Jim’s Blog: Lean Times

Written by on February 22, 2018

Last weekend, the American Top 40 show on Sunday at the 80s was from February 1984. It gave me flashbacks to a time when I was a far younger man, a time that was pretty awful for a while but eventually turned out OK.

In the fall of 1983, married six months, I had dragged my wife to a small town in Illinois. “Not the ends of the earth, but you can see them from there,” as I described it. I did not like the radio job I had taken there, however, but it turned out that they didn’t like me either. One Monday morning in February, I was called into the boss’ office and fired. Ann hadn’t been able to find a job yet—she was, as she likes to say, “watching General Hospital professionally”—and with no steady paycheck coming into the house (one-bedroom basement apartment, actually) lean times were coming.

I cannot remember precisely how we got by. I got unemployment, I remember that—and we qualified for some of that free government-surplus cheese they were handing out back then. (We still have the box that it came in.) At some point during that time—and I can’t remember the exact date anymore—my best friend, who had heart trouble for as long as I’d known him, died at age 23.

We two kids were getting a series of lessons in what real life is like, and it wasn’t any fun.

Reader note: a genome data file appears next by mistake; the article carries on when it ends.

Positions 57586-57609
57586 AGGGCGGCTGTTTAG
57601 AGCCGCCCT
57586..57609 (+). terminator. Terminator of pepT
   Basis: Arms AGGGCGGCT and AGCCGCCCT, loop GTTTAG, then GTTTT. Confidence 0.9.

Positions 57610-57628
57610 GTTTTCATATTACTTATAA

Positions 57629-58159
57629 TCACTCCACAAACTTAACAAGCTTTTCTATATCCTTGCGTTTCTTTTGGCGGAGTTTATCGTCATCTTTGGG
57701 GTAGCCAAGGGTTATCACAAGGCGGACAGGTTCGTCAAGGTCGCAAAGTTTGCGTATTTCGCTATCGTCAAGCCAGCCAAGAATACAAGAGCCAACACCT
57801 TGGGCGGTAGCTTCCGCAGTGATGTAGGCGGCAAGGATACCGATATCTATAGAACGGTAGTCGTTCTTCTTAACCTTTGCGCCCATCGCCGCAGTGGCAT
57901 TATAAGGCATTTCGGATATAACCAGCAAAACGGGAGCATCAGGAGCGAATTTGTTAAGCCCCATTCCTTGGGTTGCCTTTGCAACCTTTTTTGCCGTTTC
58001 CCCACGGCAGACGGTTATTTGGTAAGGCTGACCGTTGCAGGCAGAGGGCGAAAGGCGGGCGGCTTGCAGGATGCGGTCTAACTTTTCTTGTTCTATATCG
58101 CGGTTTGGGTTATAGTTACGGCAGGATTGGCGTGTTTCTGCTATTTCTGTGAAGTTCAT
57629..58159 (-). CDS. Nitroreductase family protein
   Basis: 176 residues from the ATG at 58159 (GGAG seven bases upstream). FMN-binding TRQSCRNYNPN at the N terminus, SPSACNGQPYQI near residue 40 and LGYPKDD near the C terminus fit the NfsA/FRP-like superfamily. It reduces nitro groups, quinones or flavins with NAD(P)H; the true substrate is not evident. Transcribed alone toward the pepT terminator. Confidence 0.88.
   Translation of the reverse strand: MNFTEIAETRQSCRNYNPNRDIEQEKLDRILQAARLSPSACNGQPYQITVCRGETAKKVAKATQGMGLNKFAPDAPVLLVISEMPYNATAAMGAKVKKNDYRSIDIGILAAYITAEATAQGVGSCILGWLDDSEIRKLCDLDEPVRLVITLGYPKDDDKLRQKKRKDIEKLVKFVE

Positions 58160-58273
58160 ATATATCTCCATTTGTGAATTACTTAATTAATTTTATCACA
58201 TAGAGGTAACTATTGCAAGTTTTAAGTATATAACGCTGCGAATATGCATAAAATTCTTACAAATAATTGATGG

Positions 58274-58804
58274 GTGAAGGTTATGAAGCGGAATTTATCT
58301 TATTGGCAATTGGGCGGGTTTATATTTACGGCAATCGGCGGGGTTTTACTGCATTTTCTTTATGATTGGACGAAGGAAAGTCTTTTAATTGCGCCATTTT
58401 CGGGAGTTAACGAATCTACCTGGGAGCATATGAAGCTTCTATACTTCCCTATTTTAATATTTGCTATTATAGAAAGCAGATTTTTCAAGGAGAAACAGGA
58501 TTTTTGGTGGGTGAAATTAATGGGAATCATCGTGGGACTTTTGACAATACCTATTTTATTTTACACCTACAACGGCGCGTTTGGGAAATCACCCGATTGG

I applied for radio jobs all over the country, and we’d have moved—if it had been necessary. As it turned out, the other radio station in town had an opening, and I took it early in April. The day they wanted me to start turned out to be our first wedding anniversary. When I told them that, and how we were planning to celebrate with our first dinner and a movie in a long time, they were nice enough to let me start a day later.

(The movie was Splash, the mermaid comedy with Tom Hanks and Daryl Hannah.)

I ended up working for that station for a couple of years, so that chapter of the story has a happy ending. But for a while last Sunday afternoon, listening to “Karma Chameleon,” “That’s All” by Genesis, and Kool and the Gang‘s “Joanna,” the happy ending hadn’t happened yet, and all I could feel was how it was to be young and jobless, mourning the loss of a friend, and wondering what disasters were yet to come.


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